September 13-15, 2007


Written by Samuel Beckett
Directed by David Fox

Endgame, widely regarded as one of Samuel Beckett’s greatest plays, will kick off the 2007-2008 season for the Department of Theatre Studies and Dance. The production will reunited the director and two cast members from the department’s 2005 presentation of Beckett’s Waiting for Godot, Mike Micalizzi ’07 and Mike Zwolinski ’08, along with Meghan Kenny ’08 and Samuel Brown ’09.

Kresge Experimental Theatre, Watson Fine Arts  7:30pm

Special Thanks To: John and Adrienne Mars and members of the Wheaton Committee on Faculty Scholarship and Promotion, all of whom made this production possible.


NaggSamuel Holdship Brown ’09
NellMeghan Elizabeth Kenny ’08
HammMichael Micalizzi ’07
ClovMichael Zwolinski ’08


DirectorDavid Fox
Technical Director
David Cook
Stage Manager
Rebecca Finkelstein ’05
Lighting DesignerAri Chiesa ’06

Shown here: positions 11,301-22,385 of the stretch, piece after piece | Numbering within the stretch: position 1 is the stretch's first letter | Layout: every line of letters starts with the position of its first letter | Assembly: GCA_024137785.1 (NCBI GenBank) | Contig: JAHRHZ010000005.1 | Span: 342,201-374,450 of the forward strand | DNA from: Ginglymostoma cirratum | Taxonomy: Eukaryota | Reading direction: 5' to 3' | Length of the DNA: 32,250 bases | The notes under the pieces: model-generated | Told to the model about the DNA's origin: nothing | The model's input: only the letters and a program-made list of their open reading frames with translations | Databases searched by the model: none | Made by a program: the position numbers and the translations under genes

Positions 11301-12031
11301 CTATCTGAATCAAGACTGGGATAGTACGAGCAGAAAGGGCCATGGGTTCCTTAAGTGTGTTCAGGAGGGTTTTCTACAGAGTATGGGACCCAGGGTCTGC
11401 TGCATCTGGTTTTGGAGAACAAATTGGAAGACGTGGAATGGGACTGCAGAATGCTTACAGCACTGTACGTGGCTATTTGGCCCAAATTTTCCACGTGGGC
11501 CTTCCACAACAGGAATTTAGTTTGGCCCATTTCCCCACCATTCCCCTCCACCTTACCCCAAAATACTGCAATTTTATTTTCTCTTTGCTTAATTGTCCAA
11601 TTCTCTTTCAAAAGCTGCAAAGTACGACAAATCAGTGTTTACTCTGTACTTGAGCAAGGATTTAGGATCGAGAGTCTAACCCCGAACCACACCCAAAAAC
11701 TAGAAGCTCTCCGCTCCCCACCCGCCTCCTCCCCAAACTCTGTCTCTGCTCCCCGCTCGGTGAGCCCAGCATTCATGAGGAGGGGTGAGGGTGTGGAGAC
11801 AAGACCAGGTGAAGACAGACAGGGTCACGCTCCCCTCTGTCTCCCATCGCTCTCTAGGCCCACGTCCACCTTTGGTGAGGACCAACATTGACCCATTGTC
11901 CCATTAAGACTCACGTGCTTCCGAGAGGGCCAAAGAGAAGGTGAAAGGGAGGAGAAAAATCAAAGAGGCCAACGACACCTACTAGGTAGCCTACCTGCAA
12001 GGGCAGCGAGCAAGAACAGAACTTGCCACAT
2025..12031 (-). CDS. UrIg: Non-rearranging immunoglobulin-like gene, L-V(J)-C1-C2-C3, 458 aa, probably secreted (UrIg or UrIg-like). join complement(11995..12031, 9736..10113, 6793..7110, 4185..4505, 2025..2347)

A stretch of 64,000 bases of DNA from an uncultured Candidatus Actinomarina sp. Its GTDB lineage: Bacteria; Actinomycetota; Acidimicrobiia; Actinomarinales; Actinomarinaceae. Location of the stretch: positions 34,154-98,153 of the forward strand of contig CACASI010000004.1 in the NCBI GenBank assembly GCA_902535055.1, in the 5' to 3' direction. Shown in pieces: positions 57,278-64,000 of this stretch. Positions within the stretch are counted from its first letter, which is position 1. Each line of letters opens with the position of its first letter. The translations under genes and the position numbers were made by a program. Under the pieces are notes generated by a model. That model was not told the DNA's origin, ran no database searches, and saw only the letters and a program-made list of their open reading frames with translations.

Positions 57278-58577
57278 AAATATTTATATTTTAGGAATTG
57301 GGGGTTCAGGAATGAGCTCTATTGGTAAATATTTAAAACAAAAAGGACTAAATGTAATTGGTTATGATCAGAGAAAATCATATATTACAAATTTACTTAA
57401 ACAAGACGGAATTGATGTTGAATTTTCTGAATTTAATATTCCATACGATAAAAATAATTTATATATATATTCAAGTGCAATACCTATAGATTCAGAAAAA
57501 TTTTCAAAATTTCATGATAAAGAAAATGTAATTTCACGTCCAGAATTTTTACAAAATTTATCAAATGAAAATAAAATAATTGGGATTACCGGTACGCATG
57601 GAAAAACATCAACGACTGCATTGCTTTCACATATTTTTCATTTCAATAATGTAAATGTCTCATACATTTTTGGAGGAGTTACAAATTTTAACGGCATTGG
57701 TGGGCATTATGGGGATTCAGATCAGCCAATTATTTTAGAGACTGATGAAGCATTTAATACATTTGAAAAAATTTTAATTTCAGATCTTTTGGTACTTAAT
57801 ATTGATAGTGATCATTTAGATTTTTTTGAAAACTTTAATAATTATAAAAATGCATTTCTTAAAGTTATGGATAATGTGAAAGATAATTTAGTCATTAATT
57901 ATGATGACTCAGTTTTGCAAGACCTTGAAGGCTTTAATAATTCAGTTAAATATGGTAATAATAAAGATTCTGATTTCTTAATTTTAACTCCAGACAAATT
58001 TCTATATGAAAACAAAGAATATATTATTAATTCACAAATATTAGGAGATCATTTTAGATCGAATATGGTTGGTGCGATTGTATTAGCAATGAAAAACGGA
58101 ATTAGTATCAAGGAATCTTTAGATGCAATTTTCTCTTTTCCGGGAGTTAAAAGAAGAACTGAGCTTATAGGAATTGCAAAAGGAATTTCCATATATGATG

Costume DesignerMia Khayat ’09
Properties Manager
Sarah Baline ’08
StitcherKym Bellush ’09
ElectricianAmy Hopkinson ’09
Nicole Beal ’09

Samuel Beckett was born in Ireland in 1906. He spent most of his adult life in France. His most famous dramatic works, Waiting for Godot and Endgame, revolutionized modern theatre. He received the Nobel Prize for Literature in 1969. He died in Paris on December 22, 1989.

“The writing of Samuel Beckett rises like a miserere from all mankind, its muffled minor key sounding liberation to the oppressed and comfort to those in need.”

—Dr. Karl Gierow, Swedish Academy, at Beckett’s Nobel Prize Ceremony

“I’ve never felt Sam to be a pessimistic playwright. A pessimist does not try to write. The true pessimist wouldn’t take the
trouble of writing. Writing is an attempt to communicate, and if you’re a pessimist, you say communication is impossible: you wouldn’t do it.”

—American Playwright Edward Albee

“It’s bleak, but what I think is healing in Beckett is laughter. There’s a constant movement towards farce in his plays—the frozen grin of farce. It’s farce from repetition—first time round, you laugh, and next time round it’s harder to laugh. Everybody who loves Beckett will say the same thing: no matter how miserable or dark or cruel it appears, his work is also
profoundly uplifting. It’s honest, naked, leavened with mischief. And full of pity.”

—Writer and Film Director Anthony Minghella

Poster for Endgame